Research & Innovation

Applying Mathematics to Solve Decision Problems

Stevens researcher Michael Zabarankin uses mathematics to unravel the mystery of how humans make choices

mathematician at chalk board writing equations

Whether planning a long-term financial portfolio or a powerful nuclear power plant, humans weigh risks and benefits in all spheres of life to make decisions. But how exactly does decision-making occur? And could a mathematical model define and enhance that decision-making process?

Those are just some of the deeply theoretical questions – with potentially life-changing applications – that Michael Zabarankin, associate professor of mathematical sciences in the Schaefer School of Engineering & Science at Stevens Institute of Technology, seeks to answer every day. Investigating these social phenomena is a natural evolution from considering the physical phenomena that have always fascinated him.

Michael Zabarankin
Michael Zabarankin

“I’ve been fond of mathematics since childhood, and later I was intrigued at how physical phenomena, ranging from formation of the whirlpool in a sink as water drains out to the shape of a wire hanging freely from two poles on the street, could be modeled in mathematical terms, and what you could do with those models,” Zabarankin recalled. “By college, it had grown into a passion for partial differential equations and optimization, essentially two major branches of applied mathematics. Eventually I became curious about social phenomena, specifically about modeling and quantifying risk. What drives me in research is a deep belief that optimization principles are behind any real-life phenomenon, whether it's a fluid’s motion or a person’s rational behavior, and that those principles can yield valuable insights.”

Zabarankin’s research focuses on the modeling of risk preferences (the tendency to seek or avoid risks) and optimization (selecting the best alternative) when dealing with decision problems (essentially, questions to be answered).

“Decision problems are everywhere, in civilian and military applications ranging from investment science, where a wrong decision can be costly, to designing autonomous vehicles to navigate in autopilot mode, where a wrong decision can be catastrophic,” he explained. “We’re trying to understand, model and manage risk and uncertainty in decision problems.”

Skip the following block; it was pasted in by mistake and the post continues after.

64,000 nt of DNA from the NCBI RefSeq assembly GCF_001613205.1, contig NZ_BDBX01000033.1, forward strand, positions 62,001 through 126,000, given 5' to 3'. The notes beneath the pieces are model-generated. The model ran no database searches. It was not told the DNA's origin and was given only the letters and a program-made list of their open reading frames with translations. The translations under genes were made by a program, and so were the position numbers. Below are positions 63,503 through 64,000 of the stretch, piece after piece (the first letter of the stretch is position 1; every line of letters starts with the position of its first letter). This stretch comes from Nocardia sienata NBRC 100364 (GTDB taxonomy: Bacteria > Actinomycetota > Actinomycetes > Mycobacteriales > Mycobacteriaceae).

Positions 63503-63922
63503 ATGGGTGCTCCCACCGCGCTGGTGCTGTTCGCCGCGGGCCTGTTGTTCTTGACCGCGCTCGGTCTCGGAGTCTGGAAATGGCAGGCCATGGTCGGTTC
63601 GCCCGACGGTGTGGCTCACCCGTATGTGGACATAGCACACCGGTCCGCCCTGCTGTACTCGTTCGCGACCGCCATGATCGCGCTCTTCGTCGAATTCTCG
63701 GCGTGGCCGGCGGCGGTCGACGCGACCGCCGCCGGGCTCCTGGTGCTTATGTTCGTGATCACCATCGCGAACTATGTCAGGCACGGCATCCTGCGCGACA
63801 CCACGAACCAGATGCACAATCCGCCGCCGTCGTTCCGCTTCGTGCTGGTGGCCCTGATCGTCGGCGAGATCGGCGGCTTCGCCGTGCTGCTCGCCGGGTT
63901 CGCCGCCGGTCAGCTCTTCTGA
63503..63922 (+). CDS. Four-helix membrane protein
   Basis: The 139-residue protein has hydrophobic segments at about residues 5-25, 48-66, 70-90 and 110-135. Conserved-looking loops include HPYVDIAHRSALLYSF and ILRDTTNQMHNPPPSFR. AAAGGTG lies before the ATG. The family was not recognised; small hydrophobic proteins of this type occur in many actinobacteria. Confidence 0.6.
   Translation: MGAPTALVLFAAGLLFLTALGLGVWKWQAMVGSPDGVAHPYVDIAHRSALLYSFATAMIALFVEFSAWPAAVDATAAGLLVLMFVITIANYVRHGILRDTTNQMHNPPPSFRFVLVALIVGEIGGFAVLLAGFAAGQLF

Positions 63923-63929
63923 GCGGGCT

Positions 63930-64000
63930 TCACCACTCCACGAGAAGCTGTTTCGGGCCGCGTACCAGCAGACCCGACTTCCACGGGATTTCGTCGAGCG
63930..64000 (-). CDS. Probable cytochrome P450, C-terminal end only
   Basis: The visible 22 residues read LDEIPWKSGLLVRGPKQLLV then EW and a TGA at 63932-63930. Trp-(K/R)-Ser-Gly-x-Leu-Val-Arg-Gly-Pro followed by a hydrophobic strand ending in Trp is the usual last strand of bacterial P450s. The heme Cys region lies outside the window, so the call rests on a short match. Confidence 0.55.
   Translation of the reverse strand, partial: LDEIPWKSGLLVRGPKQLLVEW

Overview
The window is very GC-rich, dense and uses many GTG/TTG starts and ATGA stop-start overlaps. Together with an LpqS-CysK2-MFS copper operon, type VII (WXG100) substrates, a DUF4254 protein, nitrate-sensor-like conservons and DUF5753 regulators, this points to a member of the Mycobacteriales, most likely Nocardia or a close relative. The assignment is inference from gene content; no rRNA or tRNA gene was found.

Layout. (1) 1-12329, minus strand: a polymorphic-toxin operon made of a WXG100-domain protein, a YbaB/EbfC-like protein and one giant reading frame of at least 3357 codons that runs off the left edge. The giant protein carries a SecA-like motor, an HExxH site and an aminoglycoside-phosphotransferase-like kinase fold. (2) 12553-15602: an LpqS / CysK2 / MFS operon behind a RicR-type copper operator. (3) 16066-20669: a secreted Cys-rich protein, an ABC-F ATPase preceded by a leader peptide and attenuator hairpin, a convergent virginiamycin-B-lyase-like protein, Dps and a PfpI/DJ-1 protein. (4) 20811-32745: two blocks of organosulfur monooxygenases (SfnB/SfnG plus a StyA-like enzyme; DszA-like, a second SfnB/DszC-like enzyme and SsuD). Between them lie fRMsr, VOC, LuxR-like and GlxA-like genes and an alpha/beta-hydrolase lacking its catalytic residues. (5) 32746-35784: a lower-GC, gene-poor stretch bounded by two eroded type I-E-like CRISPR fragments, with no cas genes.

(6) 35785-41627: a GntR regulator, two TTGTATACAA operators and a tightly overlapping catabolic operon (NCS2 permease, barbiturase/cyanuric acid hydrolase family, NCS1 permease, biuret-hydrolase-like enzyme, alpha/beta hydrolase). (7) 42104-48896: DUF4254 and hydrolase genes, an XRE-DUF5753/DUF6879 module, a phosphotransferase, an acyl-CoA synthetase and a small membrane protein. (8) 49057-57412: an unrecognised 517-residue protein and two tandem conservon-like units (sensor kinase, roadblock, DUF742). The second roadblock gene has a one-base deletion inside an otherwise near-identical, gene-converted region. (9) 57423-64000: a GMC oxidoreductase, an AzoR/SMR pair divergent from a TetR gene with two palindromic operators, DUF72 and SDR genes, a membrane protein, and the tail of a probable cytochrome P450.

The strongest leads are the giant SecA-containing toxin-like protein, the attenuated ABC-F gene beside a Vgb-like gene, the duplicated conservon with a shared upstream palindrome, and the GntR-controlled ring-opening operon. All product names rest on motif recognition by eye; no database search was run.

As an example, Zabarankin cites the challenge of building a safe nuclear plant as a decision problem.

“It poses the question of how risk should be quantified and how the whole process of electricity generation could be optimized,” he observed. “If you consider all the aspects, such as location, technological constraints, safety considerations, construction cost, production output and variation in electricity consumption, it’s nothing but a challenging optimization problem.”

Exploring the science behind the brain

One area he’s exploring is how to enable machine learning to have human-level learning capabilities that can thwart adversarial attempts to fool the machines.

“From just a single example or just a few examples, we humans are capable of generalizing, taking the essence of those examples, and learning,” he explained. “Unfortunately, for machine learning, we need millions if not billions of examples. We train those algorithms, but they can be easily derailed by corrupting the data just a little bit, and suddenly the algorithms will lead to a different conclusion. Human-level thinking could better address and avoid those situations.”

But how do you teach a machine to think like a human? Zabarankin believes you first need to understand how humans think, right down to the cellular level.

“Our brain is the brain of living neurons,” he said. “The next big challenge is to understand the optimization principles of a neuron as a signal processing device. When we discover and harness what a living neuron does in the brain, that could lead to a technological revolution, at least in artificial intelligence.”

He also sees merit in investigating actual human behavior.

“Even if we crave rationality in our decision-making, the research shows, time and again, we are not rational creatures,” he said. “That opens up possibilities for research. We can continue discovering principles of rational choice so we can design better, more plausible models, not only for those principles, but also for our real, true behavior. Why is this important? Even nowadays, in this COVID pandemic, people make decisions based on their beliefs. If we're able to model those beliefs, and the beliefs of the society as a whole, then maybe we can come up with better models of how we should make vaccination decisions. That study would be huge, and would require a multidisciplinary effort, but what we would learn could help us understand a wide variety of social behaviors.”

Zabarankin has created, helped revise, and taught nearly 20 Stevens courses including Mathematical Models of Risk and Theory of Games; co-authored the book Statistical Decision Problems; co-edited the book Robust Optimization Directed Design; and has served as associate editor of Optimization Letters and Journal of Global Optimization. In addition to studying decision problems, he has also worked on developing analytical and optimization approaches for three-dimensional problems in fluid mechanics and electrohydrodynamics and was a recipient of the Air Force Summer Faculty Fellowship. It all circles back to the same basic goal: answering the never-ending stream of questions in his many research interests.

“It's exciting to have a new mathematical problem at hand, and see what we can do about it, and how we can solve it,” he said. “We don't expect simple, elegant mathematical solutions to complex problems, but every single time we hope for them! And that's the way of life.”

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